Takiguchi no musha (Takiguchi samurai) (滝口武者)

Takiguchi no musha (Takiguchi samurai) were bushi (samurai warriors) who guarded the dairi (imperial palace) under the command of the Kurodo dokoro (imperial secretariat) from the end of the ninth century. They are also called Takiguchi no bushi.

History

In the 9th century, although the Konoefu (Division of Palace Guards) guarded the dairi (imperial palace), as a result of antagonism between the brothers Emperor Heizei (Retired Emperor) and Emperor Saga who were sons of Emperor Kanmu, the Kusuko no hen (Kusuko Incident) led to the creation of the Kurodo dokoro (imperial secretariat) in order to administer the dairi starting at the end of the 9th century during the Kanpyo era (889-897) of Emperor Uda.

At this Kurodo dokoro (imperial secretariat), in a room of the Tenjo no ma at Seiryoden, the emperor's residence, Tenjobito (a high-ranking courtier allowed into the Imperial Palace) with the official rank of Shii (Fourth Rank) and Goi (Fifth Rank) was on night duty in turn.

On the other hand, as the soldiers who guarded the garden inside kept night watch at a corridor, their station near Mikawamizu no ochiguchi, also called 'Takiguchi,' in the northeast of the eastern garden of the Seiryoden, these warriors who guarded the Seiryoden came to be called 'Takiguchi.'
This station is called 'Takiguchi no jin.'

In addition, as the Kurodo dokoro (imperial secretariat) was a position not established under the Ritsuryo system (a position outside of the Ritsuryo system), Takiguch, itself, was not a government post. Although only the official military attaches were allowed to have weapons, especially bows and arrows during the 10th century of Heian period, 'An abbreviated Record of Japan' said that on December 26, 977 'Takiguchi samurai' were allowed to go in and out the imperial court with bows and arrows. This led the 'Takiguchi soldiers' to become 'warriors' officially admitted by the Imperial court, and it was the ideal of samurai warriors in the late period of the Heian period to earn some achievements by serving as a Takiguchi warrior, and aspire to become a military attache of Rokuefu (Six guard divisions) with a position equal to Rokui (Sixth Rank).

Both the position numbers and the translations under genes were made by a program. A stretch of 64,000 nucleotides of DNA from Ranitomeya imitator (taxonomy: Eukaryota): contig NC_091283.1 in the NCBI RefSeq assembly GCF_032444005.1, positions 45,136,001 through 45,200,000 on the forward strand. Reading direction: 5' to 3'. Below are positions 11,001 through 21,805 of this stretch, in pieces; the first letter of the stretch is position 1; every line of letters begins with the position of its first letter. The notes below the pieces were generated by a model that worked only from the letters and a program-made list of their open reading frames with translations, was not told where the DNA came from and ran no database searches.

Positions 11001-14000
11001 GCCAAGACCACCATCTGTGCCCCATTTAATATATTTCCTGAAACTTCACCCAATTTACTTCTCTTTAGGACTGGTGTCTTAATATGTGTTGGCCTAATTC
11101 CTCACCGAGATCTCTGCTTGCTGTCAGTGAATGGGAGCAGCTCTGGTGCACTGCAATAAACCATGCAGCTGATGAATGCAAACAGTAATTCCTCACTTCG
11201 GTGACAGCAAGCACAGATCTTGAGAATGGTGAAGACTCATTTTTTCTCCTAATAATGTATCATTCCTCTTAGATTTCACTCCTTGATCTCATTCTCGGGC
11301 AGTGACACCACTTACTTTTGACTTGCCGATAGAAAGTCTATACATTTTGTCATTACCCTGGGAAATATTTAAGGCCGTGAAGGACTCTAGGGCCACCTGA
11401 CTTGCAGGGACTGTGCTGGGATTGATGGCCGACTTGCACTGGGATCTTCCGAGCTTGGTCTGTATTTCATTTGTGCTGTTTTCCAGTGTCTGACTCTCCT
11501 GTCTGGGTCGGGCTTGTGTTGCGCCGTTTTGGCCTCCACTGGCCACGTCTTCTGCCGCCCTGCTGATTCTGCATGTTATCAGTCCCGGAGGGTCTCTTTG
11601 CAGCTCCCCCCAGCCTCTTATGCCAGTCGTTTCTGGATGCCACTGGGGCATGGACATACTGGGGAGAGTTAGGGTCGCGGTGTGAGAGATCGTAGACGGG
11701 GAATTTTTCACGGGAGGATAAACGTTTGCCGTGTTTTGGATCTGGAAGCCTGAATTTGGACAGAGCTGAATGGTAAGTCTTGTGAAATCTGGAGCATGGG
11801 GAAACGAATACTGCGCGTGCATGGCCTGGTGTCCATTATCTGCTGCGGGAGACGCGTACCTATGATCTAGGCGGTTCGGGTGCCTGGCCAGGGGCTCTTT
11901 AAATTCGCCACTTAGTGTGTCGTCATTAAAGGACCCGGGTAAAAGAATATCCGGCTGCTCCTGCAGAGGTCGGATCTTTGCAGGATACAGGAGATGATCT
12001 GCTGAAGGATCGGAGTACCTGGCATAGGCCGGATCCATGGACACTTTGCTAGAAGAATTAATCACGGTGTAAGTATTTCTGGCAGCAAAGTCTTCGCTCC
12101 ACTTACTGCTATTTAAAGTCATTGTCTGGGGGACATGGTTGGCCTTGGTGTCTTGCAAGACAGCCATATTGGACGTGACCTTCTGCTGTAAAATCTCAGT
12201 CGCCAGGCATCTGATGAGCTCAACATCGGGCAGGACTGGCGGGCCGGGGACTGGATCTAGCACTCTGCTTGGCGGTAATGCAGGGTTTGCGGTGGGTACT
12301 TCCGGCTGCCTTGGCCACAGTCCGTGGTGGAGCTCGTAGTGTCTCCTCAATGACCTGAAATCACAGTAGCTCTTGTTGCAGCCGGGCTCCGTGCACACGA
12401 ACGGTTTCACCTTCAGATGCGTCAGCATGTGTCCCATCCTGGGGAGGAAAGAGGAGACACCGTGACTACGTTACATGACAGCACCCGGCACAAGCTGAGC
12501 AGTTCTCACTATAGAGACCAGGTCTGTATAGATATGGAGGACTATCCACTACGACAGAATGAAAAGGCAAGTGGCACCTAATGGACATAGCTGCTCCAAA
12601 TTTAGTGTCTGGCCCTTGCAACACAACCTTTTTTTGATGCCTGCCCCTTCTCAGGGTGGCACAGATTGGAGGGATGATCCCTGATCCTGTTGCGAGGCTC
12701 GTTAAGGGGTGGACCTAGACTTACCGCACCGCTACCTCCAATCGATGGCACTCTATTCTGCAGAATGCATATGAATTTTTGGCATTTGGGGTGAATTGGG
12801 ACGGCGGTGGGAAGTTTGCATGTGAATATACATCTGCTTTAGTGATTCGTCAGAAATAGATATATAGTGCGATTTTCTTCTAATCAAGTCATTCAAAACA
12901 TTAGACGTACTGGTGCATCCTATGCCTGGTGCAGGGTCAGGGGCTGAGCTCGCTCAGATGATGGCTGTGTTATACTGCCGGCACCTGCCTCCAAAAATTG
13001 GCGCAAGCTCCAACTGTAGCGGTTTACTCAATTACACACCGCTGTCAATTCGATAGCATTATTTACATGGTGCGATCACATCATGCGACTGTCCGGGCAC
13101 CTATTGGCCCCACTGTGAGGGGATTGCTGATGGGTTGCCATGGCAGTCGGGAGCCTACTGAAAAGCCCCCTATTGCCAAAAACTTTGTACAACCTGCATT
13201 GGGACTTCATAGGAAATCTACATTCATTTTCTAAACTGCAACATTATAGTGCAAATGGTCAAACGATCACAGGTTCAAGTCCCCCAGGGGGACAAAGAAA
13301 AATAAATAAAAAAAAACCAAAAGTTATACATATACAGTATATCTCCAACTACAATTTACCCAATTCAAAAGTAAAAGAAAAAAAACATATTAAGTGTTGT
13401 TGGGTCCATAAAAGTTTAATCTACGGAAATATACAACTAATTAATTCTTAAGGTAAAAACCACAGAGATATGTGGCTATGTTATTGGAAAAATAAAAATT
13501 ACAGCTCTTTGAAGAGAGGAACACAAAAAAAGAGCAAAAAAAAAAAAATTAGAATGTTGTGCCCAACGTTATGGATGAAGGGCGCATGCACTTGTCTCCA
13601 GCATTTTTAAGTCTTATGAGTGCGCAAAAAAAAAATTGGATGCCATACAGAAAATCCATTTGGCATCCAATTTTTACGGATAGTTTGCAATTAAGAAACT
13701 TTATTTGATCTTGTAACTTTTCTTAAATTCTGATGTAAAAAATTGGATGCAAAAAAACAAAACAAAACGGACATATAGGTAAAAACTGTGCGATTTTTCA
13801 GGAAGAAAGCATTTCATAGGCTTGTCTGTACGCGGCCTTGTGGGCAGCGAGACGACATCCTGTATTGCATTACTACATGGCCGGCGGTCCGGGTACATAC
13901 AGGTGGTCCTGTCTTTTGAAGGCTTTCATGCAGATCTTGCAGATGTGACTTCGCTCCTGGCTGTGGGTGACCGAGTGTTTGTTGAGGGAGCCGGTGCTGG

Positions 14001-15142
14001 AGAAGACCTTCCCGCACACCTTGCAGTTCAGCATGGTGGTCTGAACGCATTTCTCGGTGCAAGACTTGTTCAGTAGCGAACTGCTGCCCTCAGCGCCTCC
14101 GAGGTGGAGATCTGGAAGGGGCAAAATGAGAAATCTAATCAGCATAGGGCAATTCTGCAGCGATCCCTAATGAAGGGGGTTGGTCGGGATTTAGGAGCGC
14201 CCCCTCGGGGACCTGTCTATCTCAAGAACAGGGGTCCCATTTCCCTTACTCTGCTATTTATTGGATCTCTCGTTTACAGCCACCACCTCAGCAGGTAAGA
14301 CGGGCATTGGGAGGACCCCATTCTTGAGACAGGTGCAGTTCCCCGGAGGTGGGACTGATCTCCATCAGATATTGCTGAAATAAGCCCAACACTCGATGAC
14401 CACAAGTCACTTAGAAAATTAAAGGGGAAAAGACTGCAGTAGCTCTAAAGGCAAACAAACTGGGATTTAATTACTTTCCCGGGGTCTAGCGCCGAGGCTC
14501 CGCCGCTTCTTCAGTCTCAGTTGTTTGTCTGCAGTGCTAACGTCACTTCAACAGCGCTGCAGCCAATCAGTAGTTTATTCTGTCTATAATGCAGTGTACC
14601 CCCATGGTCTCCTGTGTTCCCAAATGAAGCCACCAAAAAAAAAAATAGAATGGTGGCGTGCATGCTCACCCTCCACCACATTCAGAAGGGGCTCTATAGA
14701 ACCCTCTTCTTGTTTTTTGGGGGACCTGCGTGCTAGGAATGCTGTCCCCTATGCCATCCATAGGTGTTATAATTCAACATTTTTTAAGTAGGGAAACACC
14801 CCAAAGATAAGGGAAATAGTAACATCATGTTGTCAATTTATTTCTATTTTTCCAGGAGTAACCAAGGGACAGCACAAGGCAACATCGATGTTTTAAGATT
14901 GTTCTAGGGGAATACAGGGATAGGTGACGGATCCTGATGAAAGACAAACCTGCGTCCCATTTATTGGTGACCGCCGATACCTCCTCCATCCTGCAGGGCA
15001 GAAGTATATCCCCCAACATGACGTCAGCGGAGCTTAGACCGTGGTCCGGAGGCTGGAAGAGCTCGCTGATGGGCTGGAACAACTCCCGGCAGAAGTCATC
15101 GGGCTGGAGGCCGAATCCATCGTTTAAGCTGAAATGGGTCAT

The appointments of Takiguchi samurai were made by Sekkan families and kuge (court nobles) who recommended those who excelled in archery among their householders (samurai warriors) at the start of an Emperor's reign. TAIRA no Masakado also served as the householder of FUJIWARA no Tadahira who was Sadaijin (Minister of the Left) at the time, and he became Takiguchi by the Minister's recommendation, and called himself Kojiro TAKIGUCHI. The enrollment was initially 10 Takiguchi samurai in the Emperor Uda era and 30 samurai in the Emperor Shirakawa era.

Major Takiguchi samurai

TAIRA no Masakado (Kojiro TAKIGUCHI)
Tokiyori SAITO
Koretaka MIYOSHI
Toshitsuna TAKIGUCHI
Ietsuna TAKIGUCHI
Ietsugu TAKIGUCHI

References

"The Tale of Hogen"

In this tale, there is some mention of Takiguchi soldiers such as 'YAMANOUCHI no Shudogyobo no jo Tsunetoshi and his son Toshitsuna TAKIGUCHI' and 'KUSAKABE Juro Daifu Sadanao, (Hasuike) Ietsuna TAKIGUCHI and (Hasuike) TAKIGUCHI Taro Ietsugu'

There is also some mention of Takiguchi samurai in 'Yugao' of "The Tale of Genji" by Murasaki Shikibu.

As this man is guarding the Takiguchi, that is the eastern gate of the seiryoden, he strikes the bow with an arrow stirringly and shouts repeatedly: 'Be aware of fires!,' and then leaves for the house of the caretaker. Genji no kimi thought, that the roll call for the night shift was already over and people staying at the Takiguchi were now reporting the names. As it was the time of the roll call, it was not yet so late at night.